Levy’s voice is magical, penetrating deep into you. It is magical because it joins the sprinkling of the water fountain stretched throughout the garden, the scent of the rose bushes and tall pane trees, and the whisperings of the affluent youngsters getting together at the foot of the museum building dating from the time of Qajars, majestically proud in its antiquity.
And it keeps growing more magical, beyond that first night, beyond that garden, continuing to get more and more engraved in you.
Later on, listening to an interview with her, you come to know a bit about the Ladino language she uses and the story of her father traveling around to collect and record songs in the language on the verge of being forgotten; and you come to listen to her voice joining, with the aid of technology, that of her dead father, while in her womb her child gets ready to be born into the world in a few weeks’ time.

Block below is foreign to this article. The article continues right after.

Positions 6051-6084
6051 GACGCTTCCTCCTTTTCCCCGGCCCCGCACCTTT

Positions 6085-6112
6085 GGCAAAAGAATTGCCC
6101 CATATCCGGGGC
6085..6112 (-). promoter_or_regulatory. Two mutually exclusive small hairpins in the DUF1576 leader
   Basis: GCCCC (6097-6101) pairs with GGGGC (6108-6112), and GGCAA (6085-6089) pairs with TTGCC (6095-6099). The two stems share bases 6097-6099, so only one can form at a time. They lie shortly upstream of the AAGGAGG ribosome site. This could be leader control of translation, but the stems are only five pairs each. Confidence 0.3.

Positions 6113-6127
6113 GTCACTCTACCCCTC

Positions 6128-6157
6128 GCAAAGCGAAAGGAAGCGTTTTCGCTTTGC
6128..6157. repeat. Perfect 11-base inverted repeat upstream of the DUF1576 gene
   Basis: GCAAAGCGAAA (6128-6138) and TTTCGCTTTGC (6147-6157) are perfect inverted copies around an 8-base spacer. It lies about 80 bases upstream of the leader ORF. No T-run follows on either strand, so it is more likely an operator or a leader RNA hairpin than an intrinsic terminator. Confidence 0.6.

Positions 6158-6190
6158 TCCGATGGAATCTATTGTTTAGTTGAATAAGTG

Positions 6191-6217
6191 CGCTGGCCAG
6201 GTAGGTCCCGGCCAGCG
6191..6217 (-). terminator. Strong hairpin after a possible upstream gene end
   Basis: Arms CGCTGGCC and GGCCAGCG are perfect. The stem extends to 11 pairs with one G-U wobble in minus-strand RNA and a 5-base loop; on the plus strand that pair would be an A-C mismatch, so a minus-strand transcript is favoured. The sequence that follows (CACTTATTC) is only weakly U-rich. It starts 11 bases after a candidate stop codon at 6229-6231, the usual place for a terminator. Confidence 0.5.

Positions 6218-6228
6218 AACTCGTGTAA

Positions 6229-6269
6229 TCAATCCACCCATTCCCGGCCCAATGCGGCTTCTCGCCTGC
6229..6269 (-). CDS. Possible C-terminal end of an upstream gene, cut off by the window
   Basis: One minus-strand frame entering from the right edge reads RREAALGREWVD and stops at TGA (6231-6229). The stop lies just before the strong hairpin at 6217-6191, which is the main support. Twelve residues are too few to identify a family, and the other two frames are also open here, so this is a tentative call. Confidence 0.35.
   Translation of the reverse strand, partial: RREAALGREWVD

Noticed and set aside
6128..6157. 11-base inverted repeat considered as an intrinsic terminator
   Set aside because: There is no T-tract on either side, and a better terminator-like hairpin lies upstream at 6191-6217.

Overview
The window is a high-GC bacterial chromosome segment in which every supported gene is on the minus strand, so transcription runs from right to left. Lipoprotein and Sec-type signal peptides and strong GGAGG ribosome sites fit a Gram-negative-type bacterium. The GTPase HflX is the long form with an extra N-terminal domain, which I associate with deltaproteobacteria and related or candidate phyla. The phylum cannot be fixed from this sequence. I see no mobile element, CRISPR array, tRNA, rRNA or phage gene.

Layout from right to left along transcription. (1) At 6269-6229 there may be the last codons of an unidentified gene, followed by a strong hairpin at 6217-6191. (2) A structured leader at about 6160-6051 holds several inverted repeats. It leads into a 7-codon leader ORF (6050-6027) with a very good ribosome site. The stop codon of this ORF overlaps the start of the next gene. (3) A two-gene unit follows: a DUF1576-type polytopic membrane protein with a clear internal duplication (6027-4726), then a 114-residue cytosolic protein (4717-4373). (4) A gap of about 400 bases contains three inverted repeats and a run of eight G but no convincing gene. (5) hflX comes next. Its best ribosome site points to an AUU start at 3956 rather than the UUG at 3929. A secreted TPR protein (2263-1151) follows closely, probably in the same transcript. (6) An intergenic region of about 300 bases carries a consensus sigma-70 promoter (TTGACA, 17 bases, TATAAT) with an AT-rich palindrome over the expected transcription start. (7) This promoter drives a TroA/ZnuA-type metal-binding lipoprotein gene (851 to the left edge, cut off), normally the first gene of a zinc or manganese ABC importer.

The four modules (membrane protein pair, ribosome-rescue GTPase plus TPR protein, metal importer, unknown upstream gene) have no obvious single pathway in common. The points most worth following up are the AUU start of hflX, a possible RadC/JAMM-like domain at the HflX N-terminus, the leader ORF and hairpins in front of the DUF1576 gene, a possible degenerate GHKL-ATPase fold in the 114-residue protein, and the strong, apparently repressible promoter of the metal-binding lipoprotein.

You and the other are bound not just in the space of translation. But on your skin, too. By a mere coincidental coming together of nature, poetry, and a people’s vote.
Later on, listening to another interview, you come to know that in the recent years she has started getting fan letters from Iranians; that her most favorite singer in the world is Hayedeh. Hayedeh is the Iranian diva who died of a heart attack at the age of forty-seven in exile in Los Angeles, whose funeral you still remember watching as a teenager on a bootlegged low-quality VHS cassette in Tehran; whose voice still brings you to tears when you listen to her singing about the desire for a return and the fear of death in exile. Yasmin Levy says she has adored Hayedeh since she first heard her voice with her mother as a child, wishing that one day she could sing like her.